The rally in Texas by Reuters has begun the day of U.S. protests against abortion restrictions


ছবি Reuters file photo: September 15, 2021 A protester signs an abortion while listening to speakers at a Black Women Tech Action event outside the U.S. Supreme Court building in Washington, DC. Reuters / Jonathan Ernst / File photo


By Richard Webner and Julia Hart

AUSTIN, Texas (Reuters) – Proponents of women’s rights gathered at the Texas Capitol on Saturday to protest the country’s most restrictive abortion law and began 60 rallies in the United States in support of reproductive freedom.

Crowds of more than a thousand protesters gathered in front of the building in intense heat where earlier this year lawmakers passed a measure banning abortion about six weeks later, which was later signed by Governor Greg Abbott.

Several protesters were seen with signs and “Abert Abbott” on their T-shirts, while others were drawing a cervix next to the Texas state slogan, “Come and Take It.”

“Our vision for Texas is still tough and resilient,” Ann Howard, a commissioner in Travis County, including Austin, told the crowd. “But it’s open and inclusive and sympathetic. Our Texas protects individual freedom.”

In Washington, D.C., two days before protesters moved to the U.S. Supreme Court, the court resumed a session where judges will consider a Mississippi lawsuit that could enable them to defend Rowe v. 1973. Revoking the right to abortion established in the Wade case.

In a Sept. 5 judgment on Sept. 1, the judges rejected requests from abortion and women health providers to stop enforcing the ban in Texas.

“It’s a kind of break story for people all over the country,” said Rachel O’Leary Carmona, executive director of the Women’s March, before the group organized most of the protests.

“Many of us grew up with the idea that abortion would be legal and accessible to all of us, and it was a waking moment to see it at real risk,” she said.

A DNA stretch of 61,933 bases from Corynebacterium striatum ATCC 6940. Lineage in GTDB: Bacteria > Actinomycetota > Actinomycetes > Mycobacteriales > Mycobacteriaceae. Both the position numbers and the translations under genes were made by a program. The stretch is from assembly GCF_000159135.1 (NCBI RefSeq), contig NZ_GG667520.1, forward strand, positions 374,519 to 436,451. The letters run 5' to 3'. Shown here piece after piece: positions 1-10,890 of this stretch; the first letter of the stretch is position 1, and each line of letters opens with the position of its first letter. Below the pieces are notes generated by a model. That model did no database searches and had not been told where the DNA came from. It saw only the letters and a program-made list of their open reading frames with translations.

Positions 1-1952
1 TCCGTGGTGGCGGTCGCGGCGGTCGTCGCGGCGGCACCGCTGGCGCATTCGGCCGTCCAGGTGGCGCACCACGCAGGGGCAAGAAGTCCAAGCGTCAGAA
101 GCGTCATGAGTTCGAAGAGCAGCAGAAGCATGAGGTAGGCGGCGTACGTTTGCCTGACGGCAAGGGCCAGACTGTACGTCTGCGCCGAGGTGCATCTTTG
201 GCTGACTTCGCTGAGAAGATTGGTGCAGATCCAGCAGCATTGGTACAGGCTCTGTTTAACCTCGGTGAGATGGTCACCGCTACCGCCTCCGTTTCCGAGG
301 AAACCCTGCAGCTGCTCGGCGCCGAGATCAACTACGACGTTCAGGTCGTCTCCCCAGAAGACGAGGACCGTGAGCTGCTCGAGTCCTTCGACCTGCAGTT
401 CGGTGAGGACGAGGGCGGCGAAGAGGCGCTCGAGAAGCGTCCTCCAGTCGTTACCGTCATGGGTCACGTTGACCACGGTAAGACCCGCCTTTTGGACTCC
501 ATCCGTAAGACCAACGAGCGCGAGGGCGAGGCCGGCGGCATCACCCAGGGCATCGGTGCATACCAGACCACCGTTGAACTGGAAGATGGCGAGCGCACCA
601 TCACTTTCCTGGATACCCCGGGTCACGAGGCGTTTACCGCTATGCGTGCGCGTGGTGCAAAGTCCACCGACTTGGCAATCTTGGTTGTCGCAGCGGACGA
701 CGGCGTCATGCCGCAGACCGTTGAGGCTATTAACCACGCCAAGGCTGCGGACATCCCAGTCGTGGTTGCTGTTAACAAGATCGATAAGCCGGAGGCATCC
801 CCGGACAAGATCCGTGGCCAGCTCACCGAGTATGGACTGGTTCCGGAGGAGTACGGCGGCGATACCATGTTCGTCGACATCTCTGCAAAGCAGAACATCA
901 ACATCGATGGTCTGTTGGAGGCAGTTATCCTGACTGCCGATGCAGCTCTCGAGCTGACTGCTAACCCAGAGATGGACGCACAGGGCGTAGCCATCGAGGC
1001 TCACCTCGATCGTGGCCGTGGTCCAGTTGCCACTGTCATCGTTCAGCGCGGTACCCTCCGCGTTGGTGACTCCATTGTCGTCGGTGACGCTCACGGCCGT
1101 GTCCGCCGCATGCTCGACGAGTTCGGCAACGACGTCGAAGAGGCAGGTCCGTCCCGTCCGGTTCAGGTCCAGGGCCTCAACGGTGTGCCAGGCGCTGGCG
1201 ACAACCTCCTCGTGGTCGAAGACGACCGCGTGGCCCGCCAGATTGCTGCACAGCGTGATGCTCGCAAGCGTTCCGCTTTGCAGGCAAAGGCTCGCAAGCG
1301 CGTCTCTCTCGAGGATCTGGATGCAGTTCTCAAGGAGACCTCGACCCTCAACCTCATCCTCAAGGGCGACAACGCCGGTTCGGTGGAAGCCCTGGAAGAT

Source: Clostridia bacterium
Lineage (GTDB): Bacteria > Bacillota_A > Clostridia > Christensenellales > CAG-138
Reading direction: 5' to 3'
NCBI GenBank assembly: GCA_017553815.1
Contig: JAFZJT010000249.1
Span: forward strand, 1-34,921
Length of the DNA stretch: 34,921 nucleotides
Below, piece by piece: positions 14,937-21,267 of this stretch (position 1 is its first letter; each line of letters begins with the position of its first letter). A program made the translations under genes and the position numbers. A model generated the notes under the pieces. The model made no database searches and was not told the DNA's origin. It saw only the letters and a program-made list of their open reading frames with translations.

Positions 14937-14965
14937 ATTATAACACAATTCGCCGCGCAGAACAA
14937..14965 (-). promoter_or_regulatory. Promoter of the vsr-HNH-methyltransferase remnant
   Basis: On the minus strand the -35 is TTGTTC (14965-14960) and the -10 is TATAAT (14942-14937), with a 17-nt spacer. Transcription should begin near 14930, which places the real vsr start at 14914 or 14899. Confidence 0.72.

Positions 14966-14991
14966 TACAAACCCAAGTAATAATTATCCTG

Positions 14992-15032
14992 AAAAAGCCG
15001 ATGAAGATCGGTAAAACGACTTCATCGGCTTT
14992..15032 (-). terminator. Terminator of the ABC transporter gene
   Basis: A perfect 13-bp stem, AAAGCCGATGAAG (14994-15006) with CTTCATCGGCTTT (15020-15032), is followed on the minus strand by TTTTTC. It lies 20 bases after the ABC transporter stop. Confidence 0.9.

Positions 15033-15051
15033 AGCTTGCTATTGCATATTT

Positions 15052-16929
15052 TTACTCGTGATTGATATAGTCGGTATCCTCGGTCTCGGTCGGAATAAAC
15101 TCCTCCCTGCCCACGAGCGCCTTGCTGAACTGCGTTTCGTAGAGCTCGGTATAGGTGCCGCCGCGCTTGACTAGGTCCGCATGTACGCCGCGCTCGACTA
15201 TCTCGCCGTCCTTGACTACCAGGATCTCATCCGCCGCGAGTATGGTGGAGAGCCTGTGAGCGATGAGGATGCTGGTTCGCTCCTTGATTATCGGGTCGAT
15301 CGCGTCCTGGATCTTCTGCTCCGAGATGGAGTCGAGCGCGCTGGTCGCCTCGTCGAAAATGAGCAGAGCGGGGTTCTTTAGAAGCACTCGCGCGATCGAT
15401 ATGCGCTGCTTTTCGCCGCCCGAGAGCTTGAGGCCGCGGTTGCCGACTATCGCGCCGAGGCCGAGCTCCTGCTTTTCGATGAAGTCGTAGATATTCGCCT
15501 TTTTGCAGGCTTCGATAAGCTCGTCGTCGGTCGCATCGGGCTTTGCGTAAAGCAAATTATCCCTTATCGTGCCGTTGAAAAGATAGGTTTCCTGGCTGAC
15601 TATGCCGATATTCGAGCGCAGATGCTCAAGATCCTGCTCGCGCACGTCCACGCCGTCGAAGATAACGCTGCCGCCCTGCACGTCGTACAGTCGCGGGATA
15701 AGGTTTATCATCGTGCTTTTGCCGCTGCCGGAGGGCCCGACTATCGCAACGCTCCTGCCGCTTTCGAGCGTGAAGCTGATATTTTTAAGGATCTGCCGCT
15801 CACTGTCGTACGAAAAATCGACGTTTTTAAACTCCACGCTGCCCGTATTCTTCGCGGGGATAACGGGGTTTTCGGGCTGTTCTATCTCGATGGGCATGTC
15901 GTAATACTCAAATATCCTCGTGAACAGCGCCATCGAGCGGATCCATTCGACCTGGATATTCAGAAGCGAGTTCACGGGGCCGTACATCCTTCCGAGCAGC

Carmona said the number of processions scheduled for Saturday was second after the group’s first demonstration, which drew millions of people around the world to rallies since his inauguration in 2017 against former President Donald Trump.

The march from coast to coast included not only Austin, but also other cities in Texas, a flashpoint in the nation’s fight for abortion rights.

The state’s so-called “heartbeat” law, which went into effect on September 1, prohibits abortion after fetal cardiac activity has been detected, usually about six weeks. Experts say that most women before pregnancy and 85% to 90% of all abortions.

Texas also allows ordinary citizens to enforce the ban, rewarding them at least 10,000 10,000 if they successfully sue someone who helps them have an abortion illegally.

Within a month of the law being enacted, hundreds of Texas women have moved to other states for abortions, others have sought abortion-induced pills by post or visited “crisis pregnancy centers” that encourage women not to have abortions. Abortion clinics are struggling to survive

Proponents of abortion rights and the U.S. Department of Justice have challenged the law in state and federal courts, arguing that it violates Rowe v. Wade.

A federal judge in Austin on Friday heard a request from the judiciary when the law temporarily challenged its constitutionality .

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